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In-dept classroom experience or light/sifting classroom experience?

Poll closed Wednesday at 6:28 AM.
  1. In-depth classroom experience, with light irregular/weekend style adventures

    0 vote(s)
    0.0%
  2. Light Classroom Experience with more regular/daily in-dept adventures.

    100.0%
  1. Fantasy/Action

    Fantasy/Action New Member

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    Class Environment, more or less?

    Discussion in 'Setting Development' started by Fantasy/Action, Nov 8, 2017.

    I am currently writting a novel but have ran into a blockade. There is a class setting. The possibilities for this setting can be limitless, but there are two main ways that I was thinking of doing it. Either in-depth day to day classes where the majority of the transcript happens in the classroom; or touching lightly on the in-class-demographics. The world is vast and to give a comparison of time and effort I am spending on this. The first eighteen chapters were written at age 16-17. I began writting it because I love three genres and while I could find a plethora of a single genre mixed with another, all three genres together escaped my findings. Since beginning it though, it has taken on a whole different form. I have now gone back many years later, edited the previous work, and realized that the one manuscript is actually two. Not because of its size mind you, but rather the details therein that go far past what is supposed to be achieved in book one. The time for this editing has been over 6 months. The time I literally have just spent on the landscape, world, and continents alone has been over nine days and I am with only a small fraction of an idea of how I am going to setup the geography. The races in my novel? That was a whole month and is still slightly unfinished. Like I said I am mixing three genres and as such it is my goal to include as much of each as is creatively possible. Now, the whole reason the main character is going to this class setting in the first place is to teach the readers about the world they are diving into.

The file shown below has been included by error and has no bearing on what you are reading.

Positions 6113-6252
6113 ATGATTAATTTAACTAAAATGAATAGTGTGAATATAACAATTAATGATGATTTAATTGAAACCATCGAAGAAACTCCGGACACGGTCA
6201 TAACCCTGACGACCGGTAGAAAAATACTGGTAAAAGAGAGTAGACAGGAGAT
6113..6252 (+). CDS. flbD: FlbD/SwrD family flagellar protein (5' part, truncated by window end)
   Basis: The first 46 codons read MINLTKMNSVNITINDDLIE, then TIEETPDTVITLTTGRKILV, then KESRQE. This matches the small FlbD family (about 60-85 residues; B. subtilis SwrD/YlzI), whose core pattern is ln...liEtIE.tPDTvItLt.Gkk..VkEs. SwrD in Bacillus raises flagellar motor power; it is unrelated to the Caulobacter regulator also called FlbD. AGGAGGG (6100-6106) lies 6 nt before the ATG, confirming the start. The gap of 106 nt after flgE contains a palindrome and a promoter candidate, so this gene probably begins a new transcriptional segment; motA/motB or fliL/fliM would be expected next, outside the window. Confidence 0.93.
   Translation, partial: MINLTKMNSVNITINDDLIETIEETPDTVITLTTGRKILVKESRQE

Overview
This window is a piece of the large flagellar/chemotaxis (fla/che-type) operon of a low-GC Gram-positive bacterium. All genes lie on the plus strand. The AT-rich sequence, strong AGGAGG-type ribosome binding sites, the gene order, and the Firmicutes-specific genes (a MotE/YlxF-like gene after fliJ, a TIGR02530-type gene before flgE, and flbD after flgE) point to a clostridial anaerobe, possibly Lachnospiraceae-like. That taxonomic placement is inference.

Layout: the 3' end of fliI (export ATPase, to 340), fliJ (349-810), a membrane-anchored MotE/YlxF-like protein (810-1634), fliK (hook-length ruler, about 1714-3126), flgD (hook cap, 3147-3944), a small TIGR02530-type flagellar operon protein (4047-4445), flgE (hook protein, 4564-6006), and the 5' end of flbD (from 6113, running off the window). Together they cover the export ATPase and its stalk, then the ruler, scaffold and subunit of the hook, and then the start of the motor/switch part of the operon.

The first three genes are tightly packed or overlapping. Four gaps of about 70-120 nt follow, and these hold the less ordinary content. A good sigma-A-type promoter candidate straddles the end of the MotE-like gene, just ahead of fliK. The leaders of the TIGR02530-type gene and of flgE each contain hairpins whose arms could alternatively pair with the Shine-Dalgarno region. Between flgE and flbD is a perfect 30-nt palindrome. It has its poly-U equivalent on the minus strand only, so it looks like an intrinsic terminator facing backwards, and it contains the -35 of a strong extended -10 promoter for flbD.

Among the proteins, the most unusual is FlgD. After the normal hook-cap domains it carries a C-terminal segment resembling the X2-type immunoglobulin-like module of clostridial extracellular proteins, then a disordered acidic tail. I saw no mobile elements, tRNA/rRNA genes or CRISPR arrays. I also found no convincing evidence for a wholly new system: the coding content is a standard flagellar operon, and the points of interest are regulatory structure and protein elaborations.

Yes, I could have simply touched on everything as the characters go on their journeys, but I wanted to go a different route from the normality.
    Now, to decide on in-dept classroom settings with weekend equivalent small adventures; or more small adventures with a light touching on classroom settings?
    When I say in-depth, think of yourself literally sitting in that class listening to all that is being taught and discussed.
    When I say light touching, literally think of you just sifting in and out of the classrooms in a more rapid pase only touching key points of that classes academics.
     
  2. BayView

    BayView Contributor Contributor

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    As little as possible. As much as needed.
     
  3. peachalulu

    peachalulu Member Reviewer Contributor

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    Hard to say. I agree with Bayview -- plus remember there's an urge in a writer to include every little thing for the reader but a lot of times the reader is more than okay with not knowing everything. There's a satisfaction in wanting more but not having more. So if you're doing it to fill in details ... meh - maybe they're not that necessary? Think of your characters -- who are they? Are they the type that want to absorb everything or are they more caught up in other aspects of their life.